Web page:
Investment in human and social capital is not really measured in conventional statistics, although spending on some inputs, such as education expenditure, is. This is understandable, given that the concepts are hard to pin down in the first place, but they do matter. A country should not regret forgoing some increase in GDP this year for the sake of investments that will contribute to its population’s ability to work, build, and invent later.

On the issue of technology displacement:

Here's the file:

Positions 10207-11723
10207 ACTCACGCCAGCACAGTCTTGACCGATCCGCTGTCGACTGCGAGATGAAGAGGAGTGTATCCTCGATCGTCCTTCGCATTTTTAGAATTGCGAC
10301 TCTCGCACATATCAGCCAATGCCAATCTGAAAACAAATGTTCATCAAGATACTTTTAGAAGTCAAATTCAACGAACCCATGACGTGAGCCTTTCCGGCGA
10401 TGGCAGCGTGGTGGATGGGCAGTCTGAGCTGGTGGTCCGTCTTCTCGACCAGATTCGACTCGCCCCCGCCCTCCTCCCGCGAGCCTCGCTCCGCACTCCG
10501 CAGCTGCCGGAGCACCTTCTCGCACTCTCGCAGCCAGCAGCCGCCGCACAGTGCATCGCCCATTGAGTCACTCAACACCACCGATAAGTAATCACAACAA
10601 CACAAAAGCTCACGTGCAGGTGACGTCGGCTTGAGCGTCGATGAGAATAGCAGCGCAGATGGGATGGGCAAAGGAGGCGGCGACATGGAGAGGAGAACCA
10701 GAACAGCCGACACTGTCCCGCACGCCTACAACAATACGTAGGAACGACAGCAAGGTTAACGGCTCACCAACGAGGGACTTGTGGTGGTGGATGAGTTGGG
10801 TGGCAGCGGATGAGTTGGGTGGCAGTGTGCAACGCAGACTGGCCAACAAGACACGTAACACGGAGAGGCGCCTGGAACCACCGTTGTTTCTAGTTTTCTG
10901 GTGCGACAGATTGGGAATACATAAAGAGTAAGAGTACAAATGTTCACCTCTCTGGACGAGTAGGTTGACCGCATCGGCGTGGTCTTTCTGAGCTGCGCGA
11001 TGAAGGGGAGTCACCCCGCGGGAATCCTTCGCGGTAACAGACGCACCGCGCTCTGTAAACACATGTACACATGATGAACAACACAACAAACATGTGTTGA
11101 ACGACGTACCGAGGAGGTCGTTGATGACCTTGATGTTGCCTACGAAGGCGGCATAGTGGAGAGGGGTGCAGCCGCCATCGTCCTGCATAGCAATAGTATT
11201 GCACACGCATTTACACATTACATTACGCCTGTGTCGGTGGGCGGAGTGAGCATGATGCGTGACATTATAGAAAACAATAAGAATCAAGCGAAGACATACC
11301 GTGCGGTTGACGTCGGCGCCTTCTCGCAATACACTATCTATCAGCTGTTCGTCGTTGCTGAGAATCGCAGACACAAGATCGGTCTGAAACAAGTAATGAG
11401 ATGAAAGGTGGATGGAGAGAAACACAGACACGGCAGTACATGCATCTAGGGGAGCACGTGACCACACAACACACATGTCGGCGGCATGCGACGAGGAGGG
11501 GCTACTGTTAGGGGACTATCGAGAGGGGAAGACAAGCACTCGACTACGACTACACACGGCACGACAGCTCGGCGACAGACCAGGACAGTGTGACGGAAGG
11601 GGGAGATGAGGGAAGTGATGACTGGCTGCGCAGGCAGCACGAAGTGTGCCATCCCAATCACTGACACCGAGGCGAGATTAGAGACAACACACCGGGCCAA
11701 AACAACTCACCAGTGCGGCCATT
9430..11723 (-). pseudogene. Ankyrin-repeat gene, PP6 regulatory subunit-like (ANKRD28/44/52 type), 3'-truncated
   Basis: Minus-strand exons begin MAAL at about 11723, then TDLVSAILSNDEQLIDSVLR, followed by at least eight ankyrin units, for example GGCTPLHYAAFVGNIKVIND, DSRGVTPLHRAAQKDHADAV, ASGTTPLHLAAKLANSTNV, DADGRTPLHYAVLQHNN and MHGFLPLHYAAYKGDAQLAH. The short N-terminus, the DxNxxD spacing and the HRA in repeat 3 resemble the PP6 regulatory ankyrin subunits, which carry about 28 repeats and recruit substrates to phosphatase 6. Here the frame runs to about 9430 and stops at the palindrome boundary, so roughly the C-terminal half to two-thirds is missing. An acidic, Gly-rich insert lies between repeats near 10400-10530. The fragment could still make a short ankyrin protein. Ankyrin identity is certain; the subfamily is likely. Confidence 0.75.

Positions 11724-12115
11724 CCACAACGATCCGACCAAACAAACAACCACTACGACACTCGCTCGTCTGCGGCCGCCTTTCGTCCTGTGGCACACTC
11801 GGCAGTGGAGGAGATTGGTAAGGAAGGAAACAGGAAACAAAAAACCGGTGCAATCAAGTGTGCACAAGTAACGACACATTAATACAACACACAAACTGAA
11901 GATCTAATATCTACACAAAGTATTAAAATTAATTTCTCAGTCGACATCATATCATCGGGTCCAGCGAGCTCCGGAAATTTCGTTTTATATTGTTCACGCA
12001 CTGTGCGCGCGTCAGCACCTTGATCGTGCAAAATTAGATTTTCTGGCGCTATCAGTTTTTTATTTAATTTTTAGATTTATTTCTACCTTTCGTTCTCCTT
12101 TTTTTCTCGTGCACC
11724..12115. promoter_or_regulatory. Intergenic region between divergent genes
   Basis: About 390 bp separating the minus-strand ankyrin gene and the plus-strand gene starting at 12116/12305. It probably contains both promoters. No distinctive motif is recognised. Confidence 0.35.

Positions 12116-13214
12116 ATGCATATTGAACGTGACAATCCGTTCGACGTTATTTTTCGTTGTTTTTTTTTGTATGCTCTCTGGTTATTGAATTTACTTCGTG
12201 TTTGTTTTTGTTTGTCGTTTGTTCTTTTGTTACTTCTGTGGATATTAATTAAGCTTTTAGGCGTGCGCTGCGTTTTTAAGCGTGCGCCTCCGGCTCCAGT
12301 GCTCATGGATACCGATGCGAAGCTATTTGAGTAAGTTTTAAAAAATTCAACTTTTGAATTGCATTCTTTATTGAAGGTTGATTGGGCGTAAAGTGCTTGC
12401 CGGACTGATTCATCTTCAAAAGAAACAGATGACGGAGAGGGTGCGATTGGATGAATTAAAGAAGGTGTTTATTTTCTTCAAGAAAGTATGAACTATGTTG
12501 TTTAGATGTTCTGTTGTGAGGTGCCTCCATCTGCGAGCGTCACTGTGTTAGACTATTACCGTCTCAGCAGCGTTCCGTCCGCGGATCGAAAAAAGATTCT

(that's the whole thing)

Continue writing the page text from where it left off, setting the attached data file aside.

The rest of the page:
Productivity, in turn, might not be as important a measure as it once seemed. As the tech guru Kevin Kelly has written, “Generally any task that can be measured by the metrics of productivity — output per hour — is a task we want automation to do. In short, productivity is for robots. Humans excel at wasting time, experimenting, playing, creating, and exploring.” Kelly is comfortable with the idea of robots doing more work for us. Some are not. In response to Race Against the Machine by Erik Brynjolfsson, an MIT economics professor, and Andrew McAfee, principal research scientist at MIT’s Center for Digital Business, Paul Krugman took to his New York Times column to write, “What’s striking about their examples is that many of the jobs being displaced are high-skill and high-wage; the downside of technology isn’t limited to menial workers. Still, can innovation and progress really hurt large numbers of workers, maybe even workers in general? I often encounter assertions that this can’t happen. But the truth is that it can, and serious economists have been aware of this possibility for almost two centuries.” Krugman is right. During the Industrial Revolution, new looms and mills disadvantaged skilled craft workers.